Charles A. Csuri: Hand

  • ©1965, Charles A. Csuri





Creation Year:





    119 x 102 cm (47 x 40 in)


Artist Statement:

    The Artwork: A Recording of Decisions Taken

    What is evident and easy for any artist–to draw a smooth line or a three-dimensional opaque origami swallow, showing only those contours perceptible to the observer and hiding the others–is very difficult to realize if you have to atomize those processes into single steps and instruct a computer digit per digit. As Friedrich Nietzsche claimed, we can understand only a universe that we have constructed completely ourselves. Early developers in computer graphics learned slowly to understand the universe of human visual production and perception, at least a small part of it.

    Charles Csuri took up this task systematically and enhanced the computer as an artistic tool, first working with an IBM 1130, then with a PDP 11/ 45. Constructing a tool presupposes the analysis of the production process. Csuri, the artist, was prepared. He followed up an aesthetic interest rooted in his study with impressionist painters John Hopkins and Hoyt Sherman, who taught him to understand Monet, Cezanne, Braque, and Picasso–an interest in the structure of artworks and the decision­procedures involved in their production. Since the 1960s, Csuri studied the relationship between idea, decision, and physical production, as well as the effects of the art object on the observer. By 1961, he had developed a form of conceptual word poems, anticipating methods of conceptual art that emerged only a few years later. Csuri’s methods allowed him to replace a painting with its verbal description. “The notion of nonvisual cues, such as words, as the art object was of interest to me,” Csuri remembers. Hand, a later example of this series from 1965, offers the observer only the verbal description of a hand, challenging the different modes of information communicable by image and words:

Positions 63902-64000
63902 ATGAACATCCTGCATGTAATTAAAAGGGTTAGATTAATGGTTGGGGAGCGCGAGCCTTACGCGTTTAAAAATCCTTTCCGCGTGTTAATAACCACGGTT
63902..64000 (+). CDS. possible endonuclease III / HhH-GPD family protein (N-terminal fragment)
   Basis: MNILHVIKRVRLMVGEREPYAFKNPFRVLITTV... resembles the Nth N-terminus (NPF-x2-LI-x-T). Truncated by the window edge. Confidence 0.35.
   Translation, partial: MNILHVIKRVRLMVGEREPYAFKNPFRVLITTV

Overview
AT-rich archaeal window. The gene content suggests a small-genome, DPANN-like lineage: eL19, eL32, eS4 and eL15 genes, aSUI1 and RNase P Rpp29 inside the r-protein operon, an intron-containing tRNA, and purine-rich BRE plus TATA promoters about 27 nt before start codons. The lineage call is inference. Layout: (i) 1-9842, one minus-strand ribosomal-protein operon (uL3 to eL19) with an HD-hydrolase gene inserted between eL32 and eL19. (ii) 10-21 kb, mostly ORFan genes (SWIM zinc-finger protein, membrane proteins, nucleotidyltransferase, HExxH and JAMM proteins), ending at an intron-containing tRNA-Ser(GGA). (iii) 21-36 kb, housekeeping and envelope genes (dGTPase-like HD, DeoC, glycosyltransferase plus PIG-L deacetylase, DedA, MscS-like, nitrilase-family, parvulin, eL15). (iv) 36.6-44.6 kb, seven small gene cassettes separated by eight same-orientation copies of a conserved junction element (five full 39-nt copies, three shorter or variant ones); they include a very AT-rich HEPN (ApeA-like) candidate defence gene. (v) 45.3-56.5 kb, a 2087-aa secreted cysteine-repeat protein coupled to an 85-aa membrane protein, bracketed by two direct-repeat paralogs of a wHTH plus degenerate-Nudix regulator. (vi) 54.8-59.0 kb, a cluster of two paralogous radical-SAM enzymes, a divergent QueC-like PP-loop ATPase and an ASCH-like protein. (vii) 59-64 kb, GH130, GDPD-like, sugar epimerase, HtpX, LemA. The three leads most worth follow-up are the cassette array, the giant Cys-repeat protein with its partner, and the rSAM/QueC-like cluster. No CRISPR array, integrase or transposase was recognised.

Here is a hand–
    a hand of a thin, ninety nine
    year old man. The skin is
    pinkish in color and the network
    of veins are clear. The movements
    of his fingers and thumb
    are slow and stiff and one can
    almost hear the crackling of
    joints. His hand is rough in
    texture and feels warm.

    Csuri used words to define an image in the mind of the ob­server. As a programmer, he would use numbers to define images drawn with electrons on the screen of a cathode-ray tube. Words and numbers stepped into the mimetic, painterly depiction of the world.

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